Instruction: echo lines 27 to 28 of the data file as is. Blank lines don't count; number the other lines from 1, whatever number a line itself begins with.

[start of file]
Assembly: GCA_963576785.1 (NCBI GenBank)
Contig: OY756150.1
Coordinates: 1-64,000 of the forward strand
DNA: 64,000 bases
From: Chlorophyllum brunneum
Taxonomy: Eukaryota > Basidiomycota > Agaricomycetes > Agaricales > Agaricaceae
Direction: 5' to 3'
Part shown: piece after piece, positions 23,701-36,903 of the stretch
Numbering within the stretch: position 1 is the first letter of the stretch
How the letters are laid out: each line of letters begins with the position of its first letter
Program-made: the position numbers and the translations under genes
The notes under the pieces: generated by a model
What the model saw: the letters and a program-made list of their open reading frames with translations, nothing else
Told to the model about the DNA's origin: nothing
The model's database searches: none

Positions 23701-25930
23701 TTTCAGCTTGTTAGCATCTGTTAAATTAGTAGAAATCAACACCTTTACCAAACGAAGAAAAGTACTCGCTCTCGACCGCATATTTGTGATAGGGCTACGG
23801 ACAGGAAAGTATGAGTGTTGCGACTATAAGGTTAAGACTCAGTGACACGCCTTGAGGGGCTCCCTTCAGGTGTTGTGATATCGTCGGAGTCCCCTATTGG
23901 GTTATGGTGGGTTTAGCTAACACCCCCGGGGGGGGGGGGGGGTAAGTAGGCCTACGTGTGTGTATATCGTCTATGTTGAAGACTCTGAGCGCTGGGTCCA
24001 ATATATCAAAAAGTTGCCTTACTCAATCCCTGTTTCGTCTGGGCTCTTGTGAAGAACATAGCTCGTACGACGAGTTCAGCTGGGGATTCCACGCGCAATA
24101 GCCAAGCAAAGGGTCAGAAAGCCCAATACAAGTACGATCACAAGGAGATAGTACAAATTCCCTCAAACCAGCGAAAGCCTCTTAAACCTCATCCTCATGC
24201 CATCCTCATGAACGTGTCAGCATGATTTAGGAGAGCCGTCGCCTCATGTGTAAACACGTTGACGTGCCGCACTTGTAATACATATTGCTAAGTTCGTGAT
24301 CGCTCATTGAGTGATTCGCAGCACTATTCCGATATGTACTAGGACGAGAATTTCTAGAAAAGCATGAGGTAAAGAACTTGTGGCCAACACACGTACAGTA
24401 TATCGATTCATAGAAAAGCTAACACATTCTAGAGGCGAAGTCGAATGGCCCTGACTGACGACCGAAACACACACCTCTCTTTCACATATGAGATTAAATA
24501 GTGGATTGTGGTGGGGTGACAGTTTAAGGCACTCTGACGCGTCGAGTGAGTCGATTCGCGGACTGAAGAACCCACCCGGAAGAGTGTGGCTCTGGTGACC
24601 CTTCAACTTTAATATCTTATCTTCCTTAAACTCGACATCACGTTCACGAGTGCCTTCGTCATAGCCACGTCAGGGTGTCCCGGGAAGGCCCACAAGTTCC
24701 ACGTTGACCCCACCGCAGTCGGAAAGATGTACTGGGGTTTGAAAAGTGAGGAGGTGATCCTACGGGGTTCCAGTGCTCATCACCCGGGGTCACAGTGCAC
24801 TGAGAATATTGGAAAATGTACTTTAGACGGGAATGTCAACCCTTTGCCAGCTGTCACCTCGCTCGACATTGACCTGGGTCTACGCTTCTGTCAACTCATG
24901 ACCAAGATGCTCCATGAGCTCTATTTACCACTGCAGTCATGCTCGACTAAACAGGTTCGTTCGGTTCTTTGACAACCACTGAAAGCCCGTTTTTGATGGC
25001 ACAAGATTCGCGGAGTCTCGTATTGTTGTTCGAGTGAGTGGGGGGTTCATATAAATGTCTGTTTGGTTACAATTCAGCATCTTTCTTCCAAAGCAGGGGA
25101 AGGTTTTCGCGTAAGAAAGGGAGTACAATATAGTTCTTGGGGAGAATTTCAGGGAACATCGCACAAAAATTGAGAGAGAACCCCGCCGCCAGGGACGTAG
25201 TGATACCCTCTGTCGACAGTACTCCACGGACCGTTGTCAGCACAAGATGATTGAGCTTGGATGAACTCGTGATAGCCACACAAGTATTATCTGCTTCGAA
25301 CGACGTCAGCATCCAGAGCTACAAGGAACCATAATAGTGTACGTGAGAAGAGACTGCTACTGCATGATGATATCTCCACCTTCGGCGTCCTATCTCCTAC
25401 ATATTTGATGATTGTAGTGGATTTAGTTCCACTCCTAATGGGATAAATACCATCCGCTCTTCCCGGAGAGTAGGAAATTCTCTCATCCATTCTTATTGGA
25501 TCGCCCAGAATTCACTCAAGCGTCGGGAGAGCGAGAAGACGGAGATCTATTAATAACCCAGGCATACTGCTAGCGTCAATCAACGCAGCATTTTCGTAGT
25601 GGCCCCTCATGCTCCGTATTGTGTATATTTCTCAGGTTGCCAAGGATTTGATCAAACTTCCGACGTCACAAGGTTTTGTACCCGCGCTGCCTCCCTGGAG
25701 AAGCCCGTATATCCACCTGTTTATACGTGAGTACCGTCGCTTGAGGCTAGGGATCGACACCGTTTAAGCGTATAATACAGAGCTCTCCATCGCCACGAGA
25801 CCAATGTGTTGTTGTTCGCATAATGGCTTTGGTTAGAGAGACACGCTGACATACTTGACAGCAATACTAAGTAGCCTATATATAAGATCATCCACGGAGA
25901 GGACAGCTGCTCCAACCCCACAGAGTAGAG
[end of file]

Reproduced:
24701 ACGTTGACCCCACCGCAGTCGGAAAGATGTACTGGGGTTTGAAAAGTGAGGAGGTGATCCTACGGGGTTCCAGTGCTCATCACCCGGGGTCACAGTGCAC
24801 TGAGAATATTGGAAAATGTACTTTAGACGGGAATGTCAACCCTTTGCCAGCTGTCACCTCGCTCGACATTGACCTGGGTCTACGCTTCTGTCAACTCATG